Thursday, 1 March 2012

How to take a good snap: Product Photography

I recently attended a course on product photography run by Makerhood and photographer Adrian Flower in Brixton. Before launching my website and business I am trying to learn as much as possible about every aspect! It was an insightful morning learning about the do's and don'ts of product photography, types of photography and making the best use of natural light. With more and more online selling platforms available to design makers it is invaluable that your photography promotes the ethos of your work, showing it is of good quality, styled beautifully and above all taken with great care. You don't need to spend a fortune on a professional photographer or equipment, All you need is a digital camera, tripod, natural light and some card and you are on your way to taking some great shots!

Im no expert but here are some points that I felt helpful and that I thought I would share with you all:

Get Inspired!

Search around sights such as Etsy and Not On The High Street for inspiration on good photography, look for clean lines, natural light and clear imagery. For sights such as these it is best to use a clean white background and take photos of your product from many different angles including close ups. Think about showing texture, delicate detail, scale and think about showing how the product can be worn or displayed.

My talented friend and paper manipulator Sarah Matthews demonstrates this really well:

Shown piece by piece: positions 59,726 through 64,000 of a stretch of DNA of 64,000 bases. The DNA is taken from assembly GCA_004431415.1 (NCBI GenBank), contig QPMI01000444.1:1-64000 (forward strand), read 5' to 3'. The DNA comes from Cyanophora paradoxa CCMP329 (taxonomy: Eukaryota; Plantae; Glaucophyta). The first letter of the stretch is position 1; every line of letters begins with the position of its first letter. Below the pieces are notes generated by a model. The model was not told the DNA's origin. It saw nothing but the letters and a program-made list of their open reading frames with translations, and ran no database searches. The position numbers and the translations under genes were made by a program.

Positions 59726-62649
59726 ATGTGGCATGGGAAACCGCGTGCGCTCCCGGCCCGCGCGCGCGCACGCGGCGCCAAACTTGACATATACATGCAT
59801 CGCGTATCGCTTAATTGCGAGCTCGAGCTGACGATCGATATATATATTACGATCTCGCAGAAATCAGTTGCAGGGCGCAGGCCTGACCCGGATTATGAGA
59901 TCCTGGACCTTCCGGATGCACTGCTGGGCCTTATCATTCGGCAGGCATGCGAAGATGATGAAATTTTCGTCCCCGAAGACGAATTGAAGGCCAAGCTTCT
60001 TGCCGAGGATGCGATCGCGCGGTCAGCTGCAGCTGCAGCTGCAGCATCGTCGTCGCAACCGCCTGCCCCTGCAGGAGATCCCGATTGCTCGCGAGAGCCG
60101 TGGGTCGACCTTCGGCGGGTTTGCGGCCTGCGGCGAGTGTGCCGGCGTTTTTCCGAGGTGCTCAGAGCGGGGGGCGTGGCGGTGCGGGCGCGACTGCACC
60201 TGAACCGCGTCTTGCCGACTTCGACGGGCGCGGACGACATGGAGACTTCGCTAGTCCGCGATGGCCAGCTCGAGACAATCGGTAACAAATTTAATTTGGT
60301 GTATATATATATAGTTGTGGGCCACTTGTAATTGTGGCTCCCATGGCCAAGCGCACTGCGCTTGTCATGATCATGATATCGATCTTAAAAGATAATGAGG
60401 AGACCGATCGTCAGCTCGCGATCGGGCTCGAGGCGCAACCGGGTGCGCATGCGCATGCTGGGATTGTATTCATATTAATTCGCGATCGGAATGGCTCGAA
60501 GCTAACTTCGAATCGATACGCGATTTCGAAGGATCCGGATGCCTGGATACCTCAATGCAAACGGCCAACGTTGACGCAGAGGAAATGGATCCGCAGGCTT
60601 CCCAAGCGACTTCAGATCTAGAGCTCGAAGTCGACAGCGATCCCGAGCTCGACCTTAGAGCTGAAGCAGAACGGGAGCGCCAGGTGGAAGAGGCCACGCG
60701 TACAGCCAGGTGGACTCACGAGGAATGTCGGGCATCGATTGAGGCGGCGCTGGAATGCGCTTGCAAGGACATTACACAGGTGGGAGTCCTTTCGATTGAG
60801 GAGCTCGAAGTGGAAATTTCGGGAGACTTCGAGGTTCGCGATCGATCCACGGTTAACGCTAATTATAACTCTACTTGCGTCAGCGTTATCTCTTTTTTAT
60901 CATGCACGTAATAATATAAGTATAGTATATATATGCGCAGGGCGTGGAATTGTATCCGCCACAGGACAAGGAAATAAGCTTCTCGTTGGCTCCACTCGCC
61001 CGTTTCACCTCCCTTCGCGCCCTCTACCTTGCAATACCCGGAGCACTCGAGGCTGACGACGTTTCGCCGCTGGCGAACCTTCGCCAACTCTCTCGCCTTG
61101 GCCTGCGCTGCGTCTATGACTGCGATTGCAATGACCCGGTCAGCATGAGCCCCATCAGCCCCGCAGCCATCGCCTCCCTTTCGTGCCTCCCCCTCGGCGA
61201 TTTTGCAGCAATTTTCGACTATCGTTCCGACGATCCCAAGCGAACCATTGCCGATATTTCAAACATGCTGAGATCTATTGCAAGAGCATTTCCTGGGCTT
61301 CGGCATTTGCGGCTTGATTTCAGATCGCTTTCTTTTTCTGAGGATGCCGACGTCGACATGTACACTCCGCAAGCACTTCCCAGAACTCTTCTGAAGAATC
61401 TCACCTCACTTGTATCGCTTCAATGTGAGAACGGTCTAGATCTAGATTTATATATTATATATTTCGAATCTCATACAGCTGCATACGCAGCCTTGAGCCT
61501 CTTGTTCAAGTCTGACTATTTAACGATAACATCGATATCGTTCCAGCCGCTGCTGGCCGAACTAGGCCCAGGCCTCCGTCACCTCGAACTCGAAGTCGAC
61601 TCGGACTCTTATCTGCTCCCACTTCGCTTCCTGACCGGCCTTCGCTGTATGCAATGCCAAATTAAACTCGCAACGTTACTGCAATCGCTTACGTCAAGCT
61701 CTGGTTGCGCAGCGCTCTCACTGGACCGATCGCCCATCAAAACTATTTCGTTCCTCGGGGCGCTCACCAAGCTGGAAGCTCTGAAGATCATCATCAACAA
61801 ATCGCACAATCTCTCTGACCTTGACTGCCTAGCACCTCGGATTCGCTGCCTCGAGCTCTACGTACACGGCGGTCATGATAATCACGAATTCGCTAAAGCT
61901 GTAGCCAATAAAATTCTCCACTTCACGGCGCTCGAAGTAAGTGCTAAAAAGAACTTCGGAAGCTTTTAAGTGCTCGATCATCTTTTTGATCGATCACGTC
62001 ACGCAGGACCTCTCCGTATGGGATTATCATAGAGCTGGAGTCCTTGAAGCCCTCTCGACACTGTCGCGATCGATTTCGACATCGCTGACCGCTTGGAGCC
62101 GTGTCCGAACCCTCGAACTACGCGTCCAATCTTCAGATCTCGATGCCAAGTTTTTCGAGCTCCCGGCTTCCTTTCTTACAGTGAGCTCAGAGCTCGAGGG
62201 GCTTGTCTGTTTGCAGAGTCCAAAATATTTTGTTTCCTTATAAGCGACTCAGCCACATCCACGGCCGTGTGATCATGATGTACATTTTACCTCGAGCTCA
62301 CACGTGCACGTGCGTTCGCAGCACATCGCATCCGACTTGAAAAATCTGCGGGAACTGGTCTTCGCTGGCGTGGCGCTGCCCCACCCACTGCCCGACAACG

To stand a good chance of getting your products into magazines in the form of a press pack it is important to research what type and style of photographs they usually feature. This could be lifestyle shots where the product is placed in a background that matches the ambience and mood of the product. For example a vintage teapot would be placed on a table with a pretty table cloth and delectably edible cupcakes but just remember not to detract from the object its self and to use props that are in context with the main product. In contrast publications such as newspapers may prefer cut out images where the product is placed on a white background (almost like it is floating!).

Look to magazines such as Mollie Makes for beautiful and inspiring lifestyle shots

I also really like the style of Olive Manna's photography and styling:

Natural Light.

Make the most of natural light and identify where the best light is coming in.

Set up an area like the one in this (really awful) picture using paper or foil to balance the light. Use a tripod to ensure that your pictures stay in focus, even the most steady hand can produce a slightly out of focus image. Tripods can be purchased quite cheaply, I even found a basic one in the pound shop!
Experiment with different colour paper, different surfaces, in-door/outdoor shots and different angles.

Editing Software

Adrian introduced us to a piece of software called Piccasa which is available to download for free from google (download it here)

Use editing software to crop images, add more light, straighten and even experiment with adding some artistic effects such as Lomography or cinemascope to add a bit of ambience to your photos! A few simple clicks can do wonders for your photos especially if you have had to take photos on a cloudy day.

Top Tip: Use a small bit of blue tack to stand items up to enable you to shoot the product face on.

Lovely Links.

MakerHood : An online community for creatives living in the Brixton area.

Adrian Flower: Photographer

Mollie Makes: Magazine

Happy snapping!